Ladbrokes shares fell 8% after the unscheduled trading statement, which dashed expectations that the company was turning itself around after problems with its online operations last year.
Ladbrokes has fallen behind UK market leader William Hill, which has built up a head of steam in the growing online gambling sector and expanded overseas. It also faces competition from a number of new entrants in a crowded sector ripe for consolidation.
Private equity firm CVC yesterday said it was considering a takeover of online betting exchange Betfair, one of Ladbrokes’ rivals for online gamblers’ cash.
Ladbrokes still operates over 2,000 betting shops in Britain and Ireland and chief executive Richard Glynn said conditions on the high street were very difficult as the economies stagnate.
“The trading environment and economic conditions since the start of the year have remained challenging, which, when combined with a number of specific one-off factors in the latter part of the period, have driven a softer first quarter than expected,” he said in a statement.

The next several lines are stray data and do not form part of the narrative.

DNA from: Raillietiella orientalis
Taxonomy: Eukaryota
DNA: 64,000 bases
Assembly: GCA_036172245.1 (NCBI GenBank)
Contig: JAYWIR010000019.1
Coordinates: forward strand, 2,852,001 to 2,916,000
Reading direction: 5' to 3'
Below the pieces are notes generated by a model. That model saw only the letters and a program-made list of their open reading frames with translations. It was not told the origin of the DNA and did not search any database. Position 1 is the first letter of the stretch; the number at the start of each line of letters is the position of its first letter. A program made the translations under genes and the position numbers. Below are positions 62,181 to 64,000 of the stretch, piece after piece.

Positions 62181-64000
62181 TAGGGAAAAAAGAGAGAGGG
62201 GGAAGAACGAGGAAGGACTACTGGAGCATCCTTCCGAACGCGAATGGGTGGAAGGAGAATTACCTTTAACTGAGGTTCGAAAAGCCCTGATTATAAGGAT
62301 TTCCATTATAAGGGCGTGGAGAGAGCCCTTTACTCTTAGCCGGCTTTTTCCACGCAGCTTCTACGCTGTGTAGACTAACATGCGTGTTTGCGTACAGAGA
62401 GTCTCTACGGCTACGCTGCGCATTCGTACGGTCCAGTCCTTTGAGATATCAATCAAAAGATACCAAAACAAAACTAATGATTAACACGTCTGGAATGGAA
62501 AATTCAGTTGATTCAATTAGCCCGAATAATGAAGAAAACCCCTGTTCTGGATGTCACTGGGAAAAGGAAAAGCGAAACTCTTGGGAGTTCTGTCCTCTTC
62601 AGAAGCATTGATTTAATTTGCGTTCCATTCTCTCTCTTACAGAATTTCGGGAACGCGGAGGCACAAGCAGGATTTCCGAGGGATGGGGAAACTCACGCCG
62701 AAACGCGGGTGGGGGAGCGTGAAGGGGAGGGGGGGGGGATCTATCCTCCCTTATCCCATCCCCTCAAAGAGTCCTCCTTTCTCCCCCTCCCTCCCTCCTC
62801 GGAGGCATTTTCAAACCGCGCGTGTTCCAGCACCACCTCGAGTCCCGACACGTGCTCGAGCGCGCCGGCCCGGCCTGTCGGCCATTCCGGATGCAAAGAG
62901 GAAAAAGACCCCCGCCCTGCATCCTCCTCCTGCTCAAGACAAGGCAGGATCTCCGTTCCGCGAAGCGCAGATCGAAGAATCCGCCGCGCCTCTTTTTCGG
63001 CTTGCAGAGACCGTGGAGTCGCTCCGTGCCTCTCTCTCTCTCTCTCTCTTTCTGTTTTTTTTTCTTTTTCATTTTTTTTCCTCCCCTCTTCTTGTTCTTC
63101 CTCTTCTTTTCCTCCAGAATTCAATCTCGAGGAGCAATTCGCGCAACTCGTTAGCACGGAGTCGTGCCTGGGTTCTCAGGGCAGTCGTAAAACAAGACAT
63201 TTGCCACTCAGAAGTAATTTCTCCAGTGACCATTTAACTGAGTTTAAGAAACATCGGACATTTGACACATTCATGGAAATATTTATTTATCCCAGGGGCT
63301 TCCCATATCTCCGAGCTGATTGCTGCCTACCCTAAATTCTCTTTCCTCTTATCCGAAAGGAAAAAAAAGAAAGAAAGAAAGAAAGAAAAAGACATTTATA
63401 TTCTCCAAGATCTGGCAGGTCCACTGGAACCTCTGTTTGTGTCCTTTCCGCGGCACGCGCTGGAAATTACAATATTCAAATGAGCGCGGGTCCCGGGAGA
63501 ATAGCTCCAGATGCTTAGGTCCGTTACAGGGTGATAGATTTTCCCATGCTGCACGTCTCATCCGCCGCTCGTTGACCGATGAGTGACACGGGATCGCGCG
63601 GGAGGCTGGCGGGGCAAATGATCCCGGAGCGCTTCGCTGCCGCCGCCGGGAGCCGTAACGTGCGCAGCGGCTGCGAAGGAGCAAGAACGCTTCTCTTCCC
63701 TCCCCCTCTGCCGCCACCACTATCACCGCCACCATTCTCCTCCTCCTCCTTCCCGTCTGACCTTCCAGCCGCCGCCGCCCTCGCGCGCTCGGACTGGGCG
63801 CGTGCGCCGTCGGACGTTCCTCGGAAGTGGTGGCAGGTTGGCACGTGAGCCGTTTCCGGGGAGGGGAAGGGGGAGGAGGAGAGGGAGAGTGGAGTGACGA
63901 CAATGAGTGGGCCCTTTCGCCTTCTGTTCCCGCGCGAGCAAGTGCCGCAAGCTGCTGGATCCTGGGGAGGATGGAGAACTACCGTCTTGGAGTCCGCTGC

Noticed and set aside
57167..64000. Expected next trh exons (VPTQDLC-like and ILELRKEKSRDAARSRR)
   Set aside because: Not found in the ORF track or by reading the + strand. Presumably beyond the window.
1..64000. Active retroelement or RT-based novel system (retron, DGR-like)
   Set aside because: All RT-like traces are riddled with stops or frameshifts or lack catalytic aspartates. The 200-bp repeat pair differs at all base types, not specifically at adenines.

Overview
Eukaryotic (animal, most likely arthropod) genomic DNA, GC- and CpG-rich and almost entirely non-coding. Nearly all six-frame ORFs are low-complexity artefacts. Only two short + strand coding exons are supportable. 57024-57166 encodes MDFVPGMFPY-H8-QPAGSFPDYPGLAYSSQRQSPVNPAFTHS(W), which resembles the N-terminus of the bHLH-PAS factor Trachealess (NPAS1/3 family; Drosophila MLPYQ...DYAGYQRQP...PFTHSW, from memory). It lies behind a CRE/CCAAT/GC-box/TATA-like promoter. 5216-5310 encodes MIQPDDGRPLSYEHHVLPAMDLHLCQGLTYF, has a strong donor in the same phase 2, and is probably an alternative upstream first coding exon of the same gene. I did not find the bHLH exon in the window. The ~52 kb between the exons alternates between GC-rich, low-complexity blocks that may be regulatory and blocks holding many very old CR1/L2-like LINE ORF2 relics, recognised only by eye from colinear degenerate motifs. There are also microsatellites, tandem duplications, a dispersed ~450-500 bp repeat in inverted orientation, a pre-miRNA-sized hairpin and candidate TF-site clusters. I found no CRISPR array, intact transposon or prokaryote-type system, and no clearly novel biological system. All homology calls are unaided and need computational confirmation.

The company had exp-ected first-quarter profits to be lower than last year because of increased costs and the imposition of a new 20% machine games duty in its high-street shops. However, revenue from machines and online gaming still proved disappointing.
Paying out on a number of favourites at Cheltenham and a number of race cancellations elsewhere this spring have further dented returns.
Ladbrokes operating profit fell to £37.4m (€43.8m) in the three months to March, down £13m.
It forecast an annual operating profit at the bottom of market forecasts which would mean a figure of about £188m. That compares with €206m in 2012.
Analysts say Ladbrokes has work to do to match William Hill, which is due to publish its first-quarter trading statement on Friday.
“With retail trading flat at best and limited momentum online, Ladbrokes appears much more at the risk of sporting results than its closest peer William Hill,” Shore Capital said in a research note.
Ladbrokes shares have performed strongly in recent months on signs that it was getting its online strategy right after profits in its digital division halved in the first six months of 2012.
It last month agreed a partnership with Playtech, the software company that is exiting a successful online joint venture with market leader William Hill.
It also agreed a €30m deal to buy Betdaq, a smallerrival to Betfair.
Ladbrokes expects online revenues to suffer some impact from changes linked to the Playtech partnership before the full benefits are felt in 2014.
“There is going to be an integration hurdle over the next six-nine months,” said Mr Glynn, adding that the company was now in a “stronger place” thanks to recent deals.